In contemporary property law, servitudes allow people to create stable long-term arrangements for a wide variety of purposes, including shared land uses; maintaining the character of a residential neighborhoods, commercial development, or historic property; and financing infrastructure and common facilities. The owner of property burdened by a servitude cannot unilaterally terminate the servitude or transfer the property free from the servitude without the consent of all the beneficiaries. Thus, whether or not they expressly agree to its terms, subsequent owners and occupiers are bound to follow the servitude. Land-use arrangements implemented by servitudes do range from covenants prohibiting nonresidential use of subdivision lots to complex declarations that provide for the physical and governmental infrastructure for condominiums, or that of planned developments such as HOA’s in single family developments as being a private town.
    Contract Law, Non-Profit Corporation Law, are just a few that homeowners need to at least understand within their own state, stop being brainwashed by HOA management companies along with HOA attorneys and for God Sakes make sure you BOD are not mislead or fully dependent on these entities they are there for themselves for pure profit remember that.

  3. dennisl

    Donna,

    Again well stated. I apologize for the difficulty in posting on my site. I can’t tell you how many times the same thing has happened to me. Now if i inadvertently hit a enter while drafting my text i copy the text before i reinitiate the captcha test. This allows me to simply paste the copied text back into the response when I try and post the comment. A work around but i needed the Captcha function to protect the site. I joined your face book group and will provide you any help that you need in Florida as well.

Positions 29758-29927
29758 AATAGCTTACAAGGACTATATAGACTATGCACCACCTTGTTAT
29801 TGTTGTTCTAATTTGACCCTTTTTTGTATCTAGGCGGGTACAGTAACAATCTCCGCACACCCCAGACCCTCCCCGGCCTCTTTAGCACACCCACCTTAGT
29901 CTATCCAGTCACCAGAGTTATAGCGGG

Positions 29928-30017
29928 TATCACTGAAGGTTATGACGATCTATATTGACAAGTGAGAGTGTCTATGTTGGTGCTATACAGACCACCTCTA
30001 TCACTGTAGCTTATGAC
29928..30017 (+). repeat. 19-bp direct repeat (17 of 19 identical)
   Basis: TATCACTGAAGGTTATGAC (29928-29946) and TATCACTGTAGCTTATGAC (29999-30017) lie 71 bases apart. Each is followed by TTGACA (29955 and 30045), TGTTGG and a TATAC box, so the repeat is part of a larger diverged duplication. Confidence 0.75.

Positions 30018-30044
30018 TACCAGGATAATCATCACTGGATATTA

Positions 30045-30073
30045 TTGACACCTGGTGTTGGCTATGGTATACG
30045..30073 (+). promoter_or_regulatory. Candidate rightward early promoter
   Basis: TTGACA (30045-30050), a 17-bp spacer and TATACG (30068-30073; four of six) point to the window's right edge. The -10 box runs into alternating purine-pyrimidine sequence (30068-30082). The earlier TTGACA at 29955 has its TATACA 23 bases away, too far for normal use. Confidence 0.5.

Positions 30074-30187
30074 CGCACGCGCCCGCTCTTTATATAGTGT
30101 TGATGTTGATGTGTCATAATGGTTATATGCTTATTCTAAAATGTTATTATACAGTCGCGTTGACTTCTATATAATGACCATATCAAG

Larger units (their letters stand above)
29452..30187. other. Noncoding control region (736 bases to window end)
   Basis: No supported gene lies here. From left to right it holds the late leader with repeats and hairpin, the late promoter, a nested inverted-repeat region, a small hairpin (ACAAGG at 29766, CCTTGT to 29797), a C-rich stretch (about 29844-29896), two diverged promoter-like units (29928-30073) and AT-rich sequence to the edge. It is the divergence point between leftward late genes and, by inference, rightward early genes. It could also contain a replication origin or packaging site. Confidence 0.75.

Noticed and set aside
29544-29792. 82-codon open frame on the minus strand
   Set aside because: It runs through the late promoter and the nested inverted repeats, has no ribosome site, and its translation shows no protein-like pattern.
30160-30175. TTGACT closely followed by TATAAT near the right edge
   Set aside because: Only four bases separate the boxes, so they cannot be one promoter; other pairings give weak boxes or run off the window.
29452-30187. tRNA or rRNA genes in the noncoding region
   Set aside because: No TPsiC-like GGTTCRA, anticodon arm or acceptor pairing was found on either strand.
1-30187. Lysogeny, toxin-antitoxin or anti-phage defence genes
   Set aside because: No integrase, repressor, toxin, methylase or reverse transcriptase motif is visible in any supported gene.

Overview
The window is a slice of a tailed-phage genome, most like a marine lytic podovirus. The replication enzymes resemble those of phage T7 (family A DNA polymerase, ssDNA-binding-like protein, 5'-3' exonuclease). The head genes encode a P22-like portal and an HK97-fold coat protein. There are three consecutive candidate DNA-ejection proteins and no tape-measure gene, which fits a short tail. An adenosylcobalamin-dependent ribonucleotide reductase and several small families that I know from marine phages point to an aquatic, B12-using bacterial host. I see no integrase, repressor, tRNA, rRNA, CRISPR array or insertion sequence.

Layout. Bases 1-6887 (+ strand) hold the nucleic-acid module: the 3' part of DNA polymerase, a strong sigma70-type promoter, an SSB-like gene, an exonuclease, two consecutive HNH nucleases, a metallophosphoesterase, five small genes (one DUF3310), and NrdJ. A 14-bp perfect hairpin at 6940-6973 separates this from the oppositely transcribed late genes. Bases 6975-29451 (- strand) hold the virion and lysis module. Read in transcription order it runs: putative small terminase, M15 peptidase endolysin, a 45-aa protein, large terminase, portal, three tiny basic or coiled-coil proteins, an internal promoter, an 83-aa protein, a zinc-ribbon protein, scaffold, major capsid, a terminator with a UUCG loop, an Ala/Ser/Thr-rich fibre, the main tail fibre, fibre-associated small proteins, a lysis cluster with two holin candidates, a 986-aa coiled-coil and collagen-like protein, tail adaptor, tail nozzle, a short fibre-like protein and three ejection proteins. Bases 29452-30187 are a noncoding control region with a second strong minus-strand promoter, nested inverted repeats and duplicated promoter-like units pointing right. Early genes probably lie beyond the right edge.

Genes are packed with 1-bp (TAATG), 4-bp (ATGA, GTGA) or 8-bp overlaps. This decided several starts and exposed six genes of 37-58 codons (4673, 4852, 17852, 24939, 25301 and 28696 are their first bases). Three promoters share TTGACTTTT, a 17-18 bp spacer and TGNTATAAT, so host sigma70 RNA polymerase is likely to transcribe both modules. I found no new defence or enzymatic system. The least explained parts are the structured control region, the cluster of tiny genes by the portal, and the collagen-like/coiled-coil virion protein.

Dennis

  4. Donna

    thank you, It happen to me as well. I have never said I know everything I learn more each day. I have been the president of two HOA’s one condo and one single family both in Colorado, I worked for the government as a Certified Real Estate Appraisers of 40 years mainly in new development (developers so I know how they work), land, EPA, Flood plain (FEMA), commercial/industrial, agricultural and have worked along side the Army Corps of Engineers on a few projects, plus State appeals for ad valorem purposes, county zoning. I do know how to get around the government system finding out information more then others, but I learn every day something new. I am the only person in my current HOA 2nd largest in the United States to ever get rid of the developer from holding seat on a board for which they had no right to sit on legally all without an attorney. There are 9 total sub hoa’s under a master association that was established in 1971with Poinciana Area that represents a population of between 53,193 and 83,107. Its what homeowners don’t know nor do they know how to even go about finding their information. Don’t expect a real estate agent to be looking out for their interest they just plan provide the basic information get their commission and you never hear from them every again, buyers have to do better and expect better before they sign on a dotted line buying a home in any homeowners association no matter where it is, and they had better understand the state laws in that state that govern them as well before you ever buy a home in any HOA you have to know more. Right now there is a movement in every State to bring about HOA Reform for protection for homeowners not the HOA industry or its trade groups people are quite frankly selling their civil/property right away buying into an HOA, its not to say their are good HOA’s out there but those are so hard to find. Don’t look to an HOA to tell you their dirty laundry either all those pretty pictures are nothing more than a cover up of what really goes on behind the scenes and as a buyer you have rights to information before you buy and the seller must provided that information I would insist that information before every going into a contract to buy.